New York Giants  

 

New York Giants save season ... for now; plus Week 3 subplots

Print

EAST RUTHERFORD, N.J. -- In the jubilant locker room after the New York Giants had beaten -- survived? -- the Washington Redskins, linebacker Jon Beason stood in a back corner and rained ever so slightly on what most certainly should not be construed as anything like a Super Bowl parade.

"We need to know how to finish," he said. "The finish was still not there."

Teams sometimes need someone to take a pin to their balloon, and that's why Beason is a team captain. He was on the field for the first time this season Thursday night and he brought just enough reason to tame any irrational exuberance. This was, almost certainly, the most uncomfortable a win could still be. It was a victory that still created pits in stomachs.

The Giants had just saved their season -- and that's not an exaggeration -- with a messy 32-21 victory that might have revealed much more about Washington's weaknesses (Kirk Cousins most obvious among them) than it did about Big Blue's strengths. But one of the truisms of the NFL is that it is a lot easier to make corrections after a victory. So the botched late kickoff coverage, the maddening lack of a pass rush, the inefficient offensive play in the red zone -- those are issues that can now be addressed while the Giants peek ever so slightly from behind the dark cloud that was already hovering over them after they let two double-digit, fourth-quarter leads evaporate in the season's opening fortnight.

"We won! So smile!" Tom Coughlin commanded a group of reporters to start his press conference, with a huge grin on his face. "I'm happy to win. That's the bottom line."

So is this: A third loss would have meant a long, painful slog to January for Coughlin and the Giants, even in the atrocious NFC East. The Giants are not the type of franchise to hastily fire coaches three weeks into a season, and Coughlin is held in great regard by the organization -- those two Lombardi Trophies buy a very long gangplank. Nobody wants to give him an unceremonious exit. But this is a win-or-else season for everybody with the Giants -- and Coughlin knows it. In his regular interview with the Giants' website this week, Coughlin offered a rare soul-baring look at the toll losing takes on him. He spoke of having cut himself off from the outside, and admitted he had to stop reading or listening to anything to fight off all the negative feedback that was already engulfing the Giants.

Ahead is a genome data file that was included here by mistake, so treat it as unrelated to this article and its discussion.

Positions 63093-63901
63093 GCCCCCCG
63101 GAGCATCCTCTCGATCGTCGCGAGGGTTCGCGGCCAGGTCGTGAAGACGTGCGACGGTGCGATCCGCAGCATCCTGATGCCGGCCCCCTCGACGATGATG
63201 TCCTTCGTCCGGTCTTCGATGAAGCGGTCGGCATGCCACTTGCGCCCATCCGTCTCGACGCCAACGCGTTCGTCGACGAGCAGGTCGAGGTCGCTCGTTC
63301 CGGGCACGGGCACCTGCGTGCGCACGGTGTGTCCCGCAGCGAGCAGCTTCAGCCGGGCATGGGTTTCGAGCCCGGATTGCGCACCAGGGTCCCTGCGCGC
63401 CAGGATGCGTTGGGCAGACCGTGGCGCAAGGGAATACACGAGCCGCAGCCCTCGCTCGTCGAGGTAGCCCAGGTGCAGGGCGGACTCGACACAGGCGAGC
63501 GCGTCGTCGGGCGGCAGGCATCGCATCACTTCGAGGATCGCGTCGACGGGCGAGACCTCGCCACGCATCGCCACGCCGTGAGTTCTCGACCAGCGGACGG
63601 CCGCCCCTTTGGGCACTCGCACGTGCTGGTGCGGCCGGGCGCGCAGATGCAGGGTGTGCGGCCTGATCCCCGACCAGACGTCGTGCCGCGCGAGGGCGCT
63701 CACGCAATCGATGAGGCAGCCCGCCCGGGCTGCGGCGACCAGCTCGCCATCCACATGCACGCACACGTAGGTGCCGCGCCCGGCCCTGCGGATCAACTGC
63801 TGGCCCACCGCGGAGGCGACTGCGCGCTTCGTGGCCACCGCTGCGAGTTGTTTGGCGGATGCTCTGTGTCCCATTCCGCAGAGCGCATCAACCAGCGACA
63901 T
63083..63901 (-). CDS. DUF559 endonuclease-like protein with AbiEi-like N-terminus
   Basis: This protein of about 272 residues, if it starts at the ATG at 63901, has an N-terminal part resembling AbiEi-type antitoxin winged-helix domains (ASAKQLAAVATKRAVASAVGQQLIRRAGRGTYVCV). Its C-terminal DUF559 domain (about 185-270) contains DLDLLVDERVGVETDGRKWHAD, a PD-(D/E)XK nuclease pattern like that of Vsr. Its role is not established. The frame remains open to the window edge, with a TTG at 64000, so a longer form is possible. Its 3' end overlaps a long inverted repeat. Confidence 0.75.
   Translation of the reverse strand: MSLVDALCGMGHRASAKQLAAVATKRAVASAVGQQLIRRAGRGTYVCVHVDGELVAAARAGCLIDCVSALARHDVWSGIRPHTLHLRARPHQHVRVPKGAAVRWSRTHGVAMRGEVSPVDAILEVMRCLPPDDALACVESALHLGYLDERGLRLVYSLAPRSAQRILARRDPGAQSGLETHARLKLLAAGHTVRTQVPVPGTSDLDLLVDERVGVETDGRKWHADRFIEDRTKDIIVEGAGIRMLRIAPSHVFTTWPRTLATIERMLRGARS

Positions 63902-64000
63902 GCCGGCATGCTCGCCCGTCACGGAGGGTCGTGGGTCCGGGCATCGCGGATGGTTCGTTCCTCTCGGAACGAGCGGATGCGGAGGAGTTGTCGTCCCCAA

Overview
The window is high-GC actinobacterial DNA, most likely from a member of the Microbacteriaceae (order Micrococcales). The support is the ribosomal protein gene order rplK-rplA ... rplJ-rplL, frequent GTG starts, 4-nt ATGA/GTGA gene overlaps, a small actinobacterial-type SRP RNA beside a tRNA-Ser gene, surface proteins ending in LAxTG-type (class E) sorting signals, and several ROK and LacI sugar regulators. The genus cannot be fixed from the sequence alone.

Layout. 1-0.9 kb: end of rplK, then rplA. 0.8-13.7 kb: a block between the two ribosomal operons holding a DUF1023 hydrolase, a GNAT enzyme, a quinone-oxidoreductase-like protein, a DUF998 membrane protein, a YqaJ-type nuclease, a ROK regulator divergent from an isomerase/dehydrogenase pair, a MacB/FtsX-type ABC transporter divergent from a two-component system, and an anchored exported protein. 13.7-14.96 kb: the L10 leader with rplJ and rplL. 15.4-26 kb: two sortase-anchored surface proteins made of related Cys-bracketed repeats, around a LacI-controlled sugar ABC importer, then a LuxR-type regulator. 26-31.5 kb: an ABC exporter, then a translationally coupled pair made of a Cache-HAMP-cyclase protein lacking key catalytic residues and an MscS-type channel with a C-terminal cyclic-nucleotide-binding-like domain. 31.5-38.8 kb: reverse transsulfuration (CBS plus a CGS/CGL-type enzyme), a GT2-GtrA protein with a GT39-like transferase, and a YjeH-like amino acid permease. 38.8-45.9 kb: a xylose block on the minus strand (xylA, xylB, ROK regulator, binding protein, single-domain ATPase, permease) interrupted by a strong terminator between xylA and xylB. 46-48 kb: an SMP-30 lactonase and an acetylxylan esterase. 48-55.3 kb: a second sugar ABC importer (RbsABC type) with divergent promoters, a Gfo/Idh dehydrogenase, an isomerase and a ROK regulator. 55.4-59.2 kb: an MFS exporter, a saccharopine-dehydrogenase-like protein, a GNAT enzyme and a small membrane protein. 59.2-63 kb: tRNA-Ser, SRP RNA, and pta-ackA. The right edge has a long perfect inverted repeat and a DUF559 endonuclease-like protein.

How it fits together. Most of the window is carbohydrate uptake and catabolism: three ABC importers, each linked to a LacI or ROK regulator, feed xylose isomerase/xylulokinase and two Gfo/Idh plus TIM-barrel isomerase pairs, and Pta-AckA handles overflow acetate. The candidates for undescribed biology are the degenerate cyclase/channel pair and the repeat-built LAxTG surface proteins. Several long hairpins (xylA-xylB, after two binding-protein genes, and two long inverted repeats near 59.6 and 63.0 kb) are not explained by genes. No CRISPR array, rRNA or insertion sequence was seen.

"Our whole deal was it's the fourth quarter, we're going to take it up another notch, take it to another level," Coughlin said after the game. "Spend all the gas in the tank in the fourth quarter trying to get a win."

They did that, but the fact that they had to -- and that holding on is still such a trial for them -- probably doesn't portend good things for the rest of the season. Maybe the imminent return of receiver Victor Cruz does that. Perhaps defensive coordinator Steve Spagnuolo can construct a pass rush in the coming weeks. Teams evolve over the season -- the Giants started 0-2 in 2007, a season which ended with a Super Bowl title -- but an 0-3 start would have made any subsequent developments irrelevant. The relief the Giants felt Thursday night was an indicator not just of where they might be headed now, but where they feared they were going.

"Thank God we made a huge play," Beason said of a 41-yard touchdown pass to Rueben Randle that gave the Giants their final points with 3:21 remaining. "We needed that extra cushion."

That they needed an extra cushion against a team as deeply flawed as the Redskins is problematic. It suggests that a better team -- one more of the Cowboys' or Falcons' ilk, or next week's opponent, the Bills -- would have beaten them.

But the Giants have life, and Coughlin was delighted that the players got the positive reinforcement he thought they desperately needed for their work. The Giants can look around the NFL and think a few things:

» Thank goodness the Redskins exist, because their dysfunction remains the dysfunctionest of all. The Redskins have been saving Giants seasons for years. The Giants are 12-3 against them since 2008 and 5-0 since the start of 2013. Their season might best be summed up by the scene that played out in the tunnel after the game, when Robert Griffin III, alone, was looking for the team bus.

Every game, all season